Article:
go against (someone or something)(redirected from goes against one)
go against (someone or something)
1. To oppose, disagree with, or resist someone or something. Martin wants to come with us on Saturday, but he's too afraid to go against his parents. Protesters have made it clear that they will continue going against the governor's orders.
2. To be or signal a disadvantage or undesired outcome for someone or something. The senator's uncouth comments are certain to go against him in his re-election campaign. Though we thought we had an airtight legal argument, but the court case ultimately went against us.
3. To violate, defy, or infringe upon something. I can't take money from a charity like that, it goes against all of my core principles. The transportation of military vehicles and personnel goes against the treaty signed by the country last year.
4. To contend or compete against someone or something. You'll be going against a state champion in the next match, so you'll have to give it everything you've got! I have faith in our company, but we'll be going against some of the biggest brands in the world once we enter the market.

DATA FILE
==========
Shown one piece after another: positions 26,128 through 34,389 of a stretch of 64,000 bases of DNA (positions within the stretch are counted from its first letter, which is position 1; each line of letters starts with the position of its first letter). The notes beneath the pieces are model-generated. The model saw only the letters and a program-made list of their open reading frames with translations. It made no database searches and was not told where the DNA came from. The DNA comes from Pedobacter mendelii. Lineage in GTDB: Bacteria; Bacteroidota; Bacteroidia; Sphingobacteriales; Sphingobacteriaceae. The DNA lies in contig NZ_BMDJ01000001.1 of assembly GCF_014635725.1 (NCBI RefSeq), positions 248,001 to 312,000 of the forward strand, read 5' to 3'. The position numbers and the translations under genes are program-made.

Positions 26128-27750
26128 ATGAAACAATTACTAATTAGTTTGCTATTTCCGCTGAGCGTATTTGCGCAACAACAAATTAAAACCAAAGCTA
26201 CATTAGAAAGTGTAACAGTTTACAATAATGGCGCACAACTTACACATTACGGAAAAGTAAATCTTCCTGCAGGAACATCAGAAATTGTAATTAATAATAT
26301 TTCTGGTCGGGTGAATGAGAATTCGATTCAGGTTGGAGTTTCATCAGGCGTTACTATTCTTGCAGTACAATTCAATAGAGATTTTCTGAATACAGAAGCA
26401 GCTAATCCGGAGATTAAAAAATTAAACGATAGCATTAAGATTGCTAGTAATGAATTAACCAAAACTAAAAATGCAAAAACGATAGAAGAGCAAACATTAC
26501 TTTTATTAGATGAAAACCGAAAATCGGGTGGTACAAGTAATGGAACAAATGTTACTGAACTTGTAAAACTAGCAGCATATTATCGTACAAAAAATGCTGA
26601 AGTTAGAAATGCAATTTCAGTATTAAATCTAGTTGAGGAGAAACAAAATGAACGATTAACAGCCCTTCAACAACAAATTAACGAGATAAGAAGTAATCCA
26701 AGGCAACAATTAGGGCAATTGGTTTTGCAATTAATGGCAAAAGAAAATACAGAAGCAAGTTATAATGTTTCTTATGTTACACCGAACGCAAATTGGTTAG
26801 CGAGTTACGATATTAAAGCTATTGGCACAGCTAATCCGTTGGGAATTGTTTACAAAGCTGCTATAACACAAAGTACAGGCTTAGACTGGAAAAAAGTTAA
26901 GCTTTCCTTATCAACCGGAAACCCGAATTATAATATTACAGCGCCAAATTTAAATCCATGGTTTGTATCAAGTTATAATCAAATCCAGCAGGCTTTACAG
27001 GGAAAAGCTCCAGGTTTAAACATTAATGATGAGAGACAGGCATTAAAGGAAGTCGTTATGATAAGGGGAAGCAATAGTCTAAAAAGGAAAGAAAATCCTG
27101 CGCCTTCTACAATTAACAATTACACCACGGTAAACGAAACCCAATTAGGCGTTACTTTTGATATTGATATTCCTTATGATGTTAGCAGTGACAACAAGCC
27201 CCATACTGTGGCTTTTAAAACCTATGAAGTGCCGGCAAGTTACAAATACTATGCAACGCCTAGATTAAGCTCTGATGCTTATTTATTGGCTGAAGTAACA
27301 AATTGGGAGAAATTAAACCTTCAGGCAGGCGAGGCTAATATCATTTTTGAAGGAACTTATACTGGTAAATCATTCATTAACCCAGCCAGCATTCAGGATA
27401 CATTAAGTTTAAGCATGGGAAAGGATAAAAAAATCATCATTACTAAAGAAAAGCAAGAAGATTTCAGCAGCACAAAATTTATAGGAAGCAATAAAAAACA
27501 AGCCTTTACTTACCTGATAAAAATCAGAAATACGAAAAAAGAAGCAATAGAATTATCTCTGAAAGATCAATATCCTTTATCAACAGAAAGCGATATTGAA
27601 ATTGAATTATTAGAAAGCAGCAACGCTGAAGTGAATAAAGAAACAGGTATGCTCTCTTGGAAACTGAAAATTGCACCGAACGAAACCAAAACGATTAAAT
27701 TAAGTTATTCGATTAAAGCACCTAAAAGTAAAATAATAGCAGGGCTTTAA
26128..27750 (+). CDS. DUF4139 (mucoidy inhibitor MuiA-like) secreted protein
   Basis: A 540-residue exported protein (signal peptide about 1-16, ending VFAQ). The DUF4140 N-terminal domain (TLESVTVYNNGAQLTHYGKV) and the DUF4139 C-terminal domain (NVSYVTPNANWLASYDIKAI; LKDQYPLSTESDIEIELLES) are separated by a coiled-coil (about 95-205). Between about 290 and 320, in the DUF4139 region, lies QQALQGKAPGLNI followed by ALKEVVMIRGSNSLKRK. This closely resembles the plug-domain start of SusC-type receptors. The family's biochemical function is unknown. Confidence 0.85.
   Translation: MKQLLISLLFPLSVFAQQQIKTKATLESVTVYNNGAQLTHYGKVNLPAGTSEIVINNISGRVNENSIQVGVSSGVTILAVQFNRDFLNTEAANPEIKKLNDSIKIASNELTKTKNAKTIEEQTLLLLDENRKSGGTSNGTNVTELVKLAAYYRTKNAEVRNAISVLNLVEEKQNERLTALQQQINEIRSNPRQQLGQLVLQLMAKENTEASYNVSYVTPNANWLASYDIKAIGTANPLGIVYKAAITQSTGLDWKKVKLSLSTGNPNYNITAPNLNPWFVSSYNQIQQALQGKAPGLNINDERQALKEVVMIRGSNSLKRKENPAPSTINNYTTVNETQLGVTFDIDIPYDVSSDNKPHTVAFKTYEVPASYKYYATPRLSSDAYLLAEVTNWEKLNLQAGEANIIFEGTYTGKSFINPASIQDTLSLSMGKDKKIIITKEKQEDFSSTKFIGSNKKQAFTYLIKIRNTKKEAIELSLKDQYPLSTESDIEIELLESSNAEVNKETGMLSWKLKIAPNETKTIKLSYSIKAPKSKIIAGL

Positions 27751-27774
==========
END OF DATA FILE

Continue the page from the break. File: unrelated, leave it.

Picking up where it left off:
Farlex Dictionary of Idioms. © 2015 Farlex, Inc, all rights reserved.
Oppose, be in conflict with, as in Does this legislation go against their best interest? [c. 1600] Also see against the grain.
The American Heritage® Dictionary of Idioms by Christine Ammer. Copyright © 2003, 1997 by The Christine Ammer 1992 Trust. Published by Houghton Mifflin Harcourt Publishing Company. All rights reserved.
1. To oppose or be in conflict with something, especially a directive or a set of beliefs: Telling such lies goes against my religious beliefs. They went against their lawyers' recommendations, and now they're in jail.
2. To decide someone or something is wrong or guilty, especially in a court of law: This case finally went against the defendants, and they had to pay a fine.
The American Heritage® Dictionary of Phrasal Verbs. Copyright © 2005 by Houghton Mifflin Harcourt Publishing Company. Published by Houghton Mifflin Harcourt Publishing Company. All rights reserved.